The boys’ soccer schedule in the Peninsula Athletic League Bay Division was only entering its fourth game and yet Friday’s matchup between visiting South City and host Burlingame shaped up as a key fixture.
Burlingame, the defending Bay Division champ, got off to a 3-0 start in league play, while South City suffered a its first loss of the season in a 4-0 thumping at the hands of Menlo-Atherton Wednesday.
The Warriors could ill-afford another loss against another division contender and it showed in their play Friday evening against the Panthers, as South City won the rough-and-tumble affair 3-1.
“Definitely big,” South City head coach Manny Rodriguez said of his team’s victory. “Coming off that 4-oh loss to M-A, they wanted to prove themselves.”
South City (3-1 PAL Bay) caught Burlingame (3-1) at the right time as the Panthers came into the game banged up. Not only were they missing five starters, they were also just starting to get players back from injury.
“Our timing and rhythm were a little off,” said Burlingame head coach Anthony Dimech. “South City was a little hungrier than we were.”
The Warriors dominated possession and spent most of the first half in the Burlingame end of the field. But for the first 30 minutes, the Warriors could not solve the Burlingame back line.
Making matters worse, it was the Panthers who struck first less than 10 minutes into the game. Jackson Giovara triggered the scoring sequence when his hard pressure on the South City center back caused him to make a hurried back pass to the goalkeeper. With Giovara still pushing forward, it forced another panicky pass as the Warriors were suddenly scrambling to clear the ball away.
They failed. The ball eventually ended up on the foot of Burlingame midfielder Nico Flores, who had space. With only the goalie to beat, Flores chipped the ball over him and toward the empty net. Tyler Johnson was there to tap it home and the Panthers led 1-0.
Giovara, making his first varsity start after coming out late to the team because of football, was the Panthers most effective offensive player. While his touch seemed a bit heavy at times, it was his intensity and pressure that resulted in scoring opportunities.
“He put a lot of effort in,” Dimech said. “He was causing some havoc early on.”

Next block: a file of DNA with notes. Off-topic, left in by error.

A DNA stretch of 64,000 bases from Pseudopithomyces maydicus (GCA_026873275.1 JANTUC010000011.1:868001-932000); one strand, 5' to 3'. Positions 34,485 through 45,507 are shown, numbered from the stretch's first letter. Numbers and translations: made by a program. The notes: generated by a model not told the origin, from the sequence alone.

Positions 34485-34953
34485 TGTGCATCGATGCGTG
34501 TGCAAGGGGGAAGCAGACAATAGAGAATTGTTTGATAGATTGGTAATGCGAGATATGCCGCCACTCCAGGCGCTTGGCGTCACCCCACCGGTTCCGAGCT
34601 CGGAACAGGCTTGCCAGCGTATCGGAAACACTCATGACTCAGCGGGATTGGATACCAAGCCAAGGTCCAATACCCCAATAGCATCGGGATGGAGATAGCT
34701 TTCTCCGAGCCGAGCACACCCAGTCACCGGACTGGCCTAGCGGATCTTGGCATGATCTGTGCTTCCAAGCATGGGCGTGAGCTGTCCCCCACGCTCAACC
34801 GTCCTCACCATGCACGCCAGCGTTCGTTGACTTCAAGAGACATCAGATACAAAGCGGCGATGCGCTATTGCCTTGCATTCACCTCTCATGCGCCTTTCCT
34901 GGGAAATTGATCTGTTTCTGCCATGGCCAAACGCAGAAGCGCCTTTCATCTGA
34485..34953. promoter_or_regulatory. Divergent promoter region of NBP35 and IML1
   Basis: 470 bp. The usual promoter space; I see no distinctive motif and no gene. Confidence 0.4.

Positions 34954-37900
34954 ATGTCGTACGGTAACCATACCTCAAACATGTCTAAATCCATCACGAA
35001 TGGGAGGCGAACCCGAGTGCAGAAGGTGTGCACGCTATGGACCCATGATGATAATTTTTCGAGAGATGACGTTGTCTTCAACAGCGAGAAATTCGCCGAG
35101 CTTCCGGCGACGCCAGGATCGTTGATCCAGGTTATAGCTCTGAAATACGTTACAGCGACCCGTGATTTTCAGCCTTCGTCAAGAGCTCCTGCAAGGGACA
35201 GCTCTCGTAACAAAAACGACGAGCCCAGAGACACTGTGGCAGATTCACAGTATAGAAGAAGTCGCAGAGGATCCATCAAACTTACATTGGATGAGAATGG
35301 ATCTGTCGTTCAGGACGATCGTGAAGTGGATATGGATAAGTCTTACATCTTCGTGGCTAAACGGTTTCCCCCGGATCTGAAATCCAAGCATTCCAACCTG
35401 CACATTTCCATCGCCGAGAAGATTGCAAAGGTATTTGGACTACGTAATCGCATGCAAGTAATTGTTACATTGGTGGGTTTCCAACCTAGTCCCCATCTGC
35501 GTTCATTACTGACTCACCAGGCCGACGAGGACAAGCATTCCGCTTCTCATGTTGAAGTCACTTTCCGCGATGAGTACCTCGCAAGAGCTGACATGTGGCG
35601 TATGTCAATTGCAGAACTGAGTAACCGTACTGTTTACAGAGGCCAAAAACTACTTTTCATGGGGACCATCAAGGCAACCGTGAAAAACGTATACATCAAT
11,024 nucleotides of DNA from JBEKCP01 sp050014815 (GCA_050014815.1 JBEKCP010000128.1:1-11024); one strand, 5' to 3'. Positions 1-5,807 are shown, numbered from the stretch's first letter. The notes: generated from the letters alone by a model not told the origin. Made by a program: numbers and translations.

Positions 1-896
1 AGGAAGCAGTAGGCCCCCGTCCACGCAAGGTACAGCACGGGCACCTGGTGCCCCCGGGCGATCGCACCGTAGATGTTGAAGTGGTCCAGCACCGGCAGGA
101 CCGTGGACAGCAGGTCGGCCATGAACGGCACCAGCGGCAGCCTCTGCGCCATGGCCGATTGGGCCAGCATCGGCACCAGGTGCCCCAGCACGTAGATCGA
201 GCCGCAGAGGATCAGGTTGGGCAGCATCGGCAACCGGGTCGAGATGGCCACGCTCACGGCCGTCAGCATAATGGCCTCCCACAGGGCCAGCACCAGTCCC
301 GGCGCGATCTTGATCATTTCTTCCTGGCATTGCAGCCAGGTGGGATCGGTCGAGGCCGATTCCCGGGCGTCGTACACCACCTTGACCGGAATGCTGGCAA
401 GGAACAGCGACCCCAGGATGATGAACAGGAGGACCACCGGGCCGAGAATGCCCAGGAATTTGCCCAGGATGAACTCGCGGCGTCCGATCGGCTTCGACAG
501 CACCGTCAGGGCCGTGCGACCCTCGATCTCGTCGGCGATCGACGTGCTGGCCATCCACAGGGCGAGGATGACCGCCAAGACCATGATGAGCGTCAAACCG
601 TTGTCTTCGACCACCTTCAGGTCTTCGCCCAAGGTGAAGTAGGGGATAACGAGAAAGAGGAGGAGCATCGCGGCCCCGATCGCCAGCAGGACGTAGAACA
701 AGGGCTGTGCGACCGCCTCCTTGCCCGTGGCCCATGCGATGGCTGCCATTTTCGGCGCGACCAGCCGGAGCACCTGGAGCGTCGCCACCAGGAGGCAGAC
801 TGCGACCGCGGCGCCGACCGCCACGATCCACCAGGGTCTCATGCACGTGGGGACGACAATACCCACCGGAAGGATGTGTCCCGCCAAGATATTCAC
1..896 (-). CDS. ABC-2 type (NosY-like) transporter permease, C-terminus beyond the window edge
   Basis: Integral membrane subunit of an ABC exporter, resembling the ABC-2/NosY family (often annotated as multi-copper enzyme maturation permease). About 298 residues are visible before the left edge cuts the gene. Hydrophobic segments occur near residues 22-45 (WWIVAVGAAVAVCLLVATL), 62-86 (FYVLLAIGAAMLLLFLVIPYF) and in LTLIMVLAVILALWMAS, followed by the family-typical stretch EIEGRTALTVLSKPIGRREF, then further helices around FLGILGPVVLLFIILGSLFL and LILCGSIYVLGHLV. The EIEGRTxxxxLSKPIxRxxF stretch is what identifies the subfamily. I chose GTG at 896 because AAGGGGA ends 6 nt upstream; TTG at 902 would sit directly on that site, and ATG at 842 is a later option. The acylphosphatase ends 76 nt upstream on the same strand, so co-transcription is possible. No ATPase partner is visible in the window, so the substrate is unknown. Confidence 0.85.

Burlingame’s goal only seemed to embolden South City, which relentlessly went on the attack, eventually ending up with nine shots in the opening 40 minutes, five of which were on goal.
Finally, in the 33rd minute, the Warriors notched the equalizer. Eduardo Pedamonte, who was giving the Panthers some trouble with his speed on the right flank, used his tenacity to get South City on the board. A free kick from 30 yards out was sent into the Burlingame penalty box, where it pinged around before Pedamonte latched onto it and snuck it past the Panthers’ goalkeeper to tie the score at 1-all at halftime.
“We were trying to be patient,” Rodriguez said. “It was the first game for [Pedamonte] on the flank. Normally he’s a center mid. We wanted to put more speed on the wing.”
As the first half wore on, the game got increasingly physical, which carried over into the second half as the tackles started getting harder and the reactions more emotional. Both coaches received yellow cards because of insubordination and South City lost its starting center back, who earned his second yellow card and subsequent ejection late in the second half following a hard challenge.
But it was South City that got the ultimate payback with a pair of second-half goals to secure the win. Midway through the second half, the Warriors hooked up on another set piece. Again from about 30 yards out, Diego Arellano sent an arcing cross to the middle of the Burlingame penalty box. Livo Costa came slicing through and headed the ball into the back of the net for his first goal of the season to give the Warriors a 2-1 lead in the 63rd minute.
“[That second goal] quieted everybody down,” Rodriguez said. “It gave us the confidence to finish the game.”
Which the Warriors did with their third goal in the 79th minute. Pedamonte was clattered down — hard — to draw a penalty kick, which Arellano converted into the low right corner of the net.
“In the Bay, every point counts,” Rodriguez said. “Every game matters.”
Said Dimech: “It’s a tough league. There is not a huge separation between teams.”